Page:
August 2015: Nutrients
L Zhang, L Du, L Tang, L Lao, Q Hu
OBJECTIVE: Early postnatal life is considered as a critical time window for determination of long-term metabolic states and organ functions. Extrauterine growth restriction (EUGR) causes the development of adult onset chronic diseases, including pulmonary hypertension (PH). However, the mechanisms involved and the possibilities of transgenerational transmission on pulmonary vascular consequences in later life are still unclear. Epigenetic information can be inherited and represents a plausible transgenerational carrier of environmental information...
June 2015: Journal of Hypertension
Timothy P Stevens, Eileen Shields, Deborah Campbell, Adriann Combs, Michael Horgan, Edmund F La Gamma, KuangNan Xiong, Marilyn Kacica
BACKGROUND: Extrauterine growth restriction (EUGR) is inversely related to neurodevelopmental outcome. We analyzed growth outcomes and enteral nutrition practices among preterm infants at New York State (NYS) regional perinatal centers (RPCs) to identify practices associated with risk of EUGR. METHODS: Surviving infants < 31 weeks' gestation admitted to a NYS RPC during 2010 were identified and data collected on their growth and enteral nutrition from a statewide database...
January 2016: American Journal of Perinatology
Li-Li Tang, Li-Yan Zhang, Lin-Jiang Lao, Qiong-Yao Hu, Wei-Zhong Gu, Lin-Chen Fu, Li-Zhong Du
BACKGROUND: Extrauterine growth restriction (EUGR) plays an important role in the developmental origin of adult cardiovascular diseases. In an EUGR rat model, we reported an elevated pulmonary arterial pressure in adults and genome-wide epigenetic modifications in pulmonary vascular endothelial cells (PVECs). However, the underlying mechanism of the early nutritional insult that results in pulmonary vascular consequences later in life remains unclear. METHODS: A rat model was used to investigate the physiological and structural effect of EUGR on early pulmonary vasculature by evaluating right ventricular systolic pressure and pulmonary vascular density in male rats...
2015: Respiratory Research
Wei Cao, Yong-Hong Zhang, Dong-Ying Zhao, Hong-Ping Xia, Tian-Wen Zhu, Li-Juan Xie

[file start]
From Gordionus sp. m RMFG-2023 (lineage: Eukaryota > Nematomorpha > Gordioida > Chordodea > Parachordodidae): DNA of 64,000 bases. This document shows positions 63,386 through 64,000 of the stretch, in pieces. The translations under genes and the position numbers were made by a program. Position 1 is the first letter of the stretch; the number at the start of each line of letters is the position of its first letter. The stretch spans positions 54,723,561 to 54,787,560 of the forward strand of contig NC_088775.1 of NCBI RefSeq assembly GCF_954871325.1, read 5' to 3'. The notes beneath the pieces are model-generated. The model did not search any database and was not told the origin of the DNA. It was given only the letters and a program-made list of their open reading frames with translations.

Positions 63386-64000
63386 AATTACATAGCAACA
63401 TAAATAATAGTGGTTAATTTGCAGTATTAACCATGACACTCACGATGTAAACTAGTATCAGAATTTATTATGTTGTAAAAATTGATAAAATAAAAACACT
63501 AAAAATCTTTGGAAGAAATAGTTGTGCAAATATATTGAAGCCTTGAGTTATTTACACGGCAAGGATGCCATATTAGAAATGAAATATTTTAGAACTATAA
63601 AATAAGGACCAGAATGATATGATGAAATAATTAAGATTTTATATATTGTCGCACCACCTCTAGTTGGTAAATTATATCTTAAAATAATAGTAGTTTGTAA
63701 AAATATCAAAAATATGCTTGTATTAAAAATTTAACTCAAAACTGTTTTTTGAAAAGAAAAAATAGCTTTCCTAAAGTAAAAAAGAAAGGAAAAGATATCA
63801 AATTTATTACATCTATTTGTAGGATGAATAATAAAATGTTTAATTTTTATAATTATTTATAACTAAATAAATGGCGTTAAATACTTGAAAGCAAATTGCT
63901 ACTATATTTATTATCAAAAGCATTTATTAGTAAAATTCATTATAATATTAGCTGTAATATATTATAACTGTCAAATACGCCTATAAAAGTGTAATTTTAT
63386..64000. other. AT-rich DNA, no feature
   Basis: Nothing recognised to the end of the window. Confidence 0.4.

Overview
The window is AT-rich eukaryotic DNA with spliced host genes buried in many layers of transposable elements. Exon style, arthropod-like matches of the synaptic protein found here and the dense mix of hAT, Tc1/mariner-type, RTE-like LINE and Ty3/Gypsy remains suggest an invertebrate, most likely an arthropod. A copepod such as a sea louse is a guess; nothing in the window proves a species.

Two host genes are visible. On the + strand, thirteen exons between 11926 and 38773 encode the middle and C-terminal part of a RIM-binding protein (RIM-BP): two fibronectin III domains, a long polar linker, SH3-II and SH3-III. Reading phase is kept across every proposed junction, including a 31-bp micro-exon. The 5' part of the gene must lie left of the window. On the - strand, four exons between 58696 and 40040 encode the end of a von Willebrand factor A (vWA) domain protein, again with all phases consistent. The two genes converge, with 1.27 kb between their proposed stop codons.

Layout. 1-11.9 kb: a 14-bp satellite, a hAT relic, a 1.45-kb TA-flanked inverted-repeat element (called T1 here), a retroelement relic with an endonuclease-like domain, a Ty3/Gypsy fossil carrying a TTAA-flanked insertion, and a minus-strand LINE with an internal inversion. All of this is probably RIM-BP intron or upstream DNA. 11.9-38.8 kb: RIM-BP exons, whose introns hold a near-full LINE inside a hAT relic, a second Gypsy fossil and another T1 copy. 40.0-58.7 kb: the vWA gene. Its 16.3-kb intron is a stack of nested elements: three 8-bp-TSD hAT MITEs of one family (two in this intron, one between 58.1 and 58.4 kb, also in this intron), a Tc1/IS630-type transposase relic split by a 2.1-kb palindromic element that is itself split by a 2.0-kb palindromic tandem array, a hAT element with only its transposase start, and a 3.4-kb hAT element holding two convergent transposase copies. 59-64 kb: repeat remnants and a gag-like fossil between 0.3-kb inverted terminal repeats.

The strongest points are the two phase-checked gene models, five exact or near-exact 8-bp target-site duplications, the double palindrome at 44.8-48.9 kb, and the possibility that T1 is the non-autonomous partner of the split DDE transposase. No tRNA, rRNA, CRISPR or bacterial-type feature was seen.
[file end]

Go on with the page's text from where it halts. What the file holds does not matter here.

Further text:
OBJECTIVE: To investigate the correlated factors contributed to extrauterine growth restriction (EUGR) in preterm infants with the gestational age less than 34 weeks. METHODS: A total of 694 preterm infants with the gestational ages less than 34 weeks were enrolled. They were classified into EUGR and non-EUGR groups by weight on discharge. The perinatal data, growth data, nutritional information and morbidities during hospitalization were compared between the two groups...
May 2015: Zhongguo Dang Dai Er Ke za Zhi, Chinese Journal of Contemporary Pediatrics
Kenneth Strømmen, Elin W Blakstad, Sissel J Moltu, Astrid N Almaas, Ane C Westerberg, Inge K Amlien, Arild E Rønnestad, Britt Nakstad, Christian A Drevon, Atle Bjørnerud, Frederic Courivaud, Per K Hol, Marit B Veierød, Anders M Fjell, Kristine B Walhovd, Per O Iversen
BACKGROUND: Extrauterine growth restriction is common among very low birth weight infants (VLBW, BW <1,500 g). Optimal postnatal nutrient supply is essential to limit growth restriction and ensure adequate growth and neurodevelopment. OBJECTIVES: We compared an enhanced postnatal nutrient supply to a standard supply and evaluated the effects on growth velocity, head circumference growth and cerebral maturation - the latter by magnetic resonance diffusion tensor imaging (DTI)...
2015: Neonatology
A Miguel Larguía, María Aurelia González, Néstor Alejandro Dinerstein, Constanza Soto Conti
Over the past 10 years, there has been outstanding scientific progress related to perinatal programming and its epigenetic effects in health, and we can anticipate this trend will continue in the near future. We need to make use and apply these achievements to human neurodevelopment via prevention interventions. Based on the concept of the interaction between genome and ambiome, this chapter proposes low-cost easy-implementation preventive strategies for maternal and infant health institutions.Breastfeeding and human milk administration are the first preventive measures, as has been reviewed in the policy statement of the American Academy of Pediatrics...
2015: Advances in Neurobiology
Robert L Gauer, Jeffrey Burket, Eric Horowitz
Preterm births (deliveries before 37 weeks' gestation) comprise 12% of all U.S. births and are responsible for onethird of all infant deaths. Neonatal medical advances have increased survival, and primary care physicians often care for infants who were in the neonatal intensive care unit after birth. Functions of the primary care physician include coordination of medical and social services, nutritional surveillance, and managing conditions associated with prematurity. Parental guidance and encouragement are often necessary to ensure appropriate feeding and infant weight gain...
August 15, 2014: American Family Physician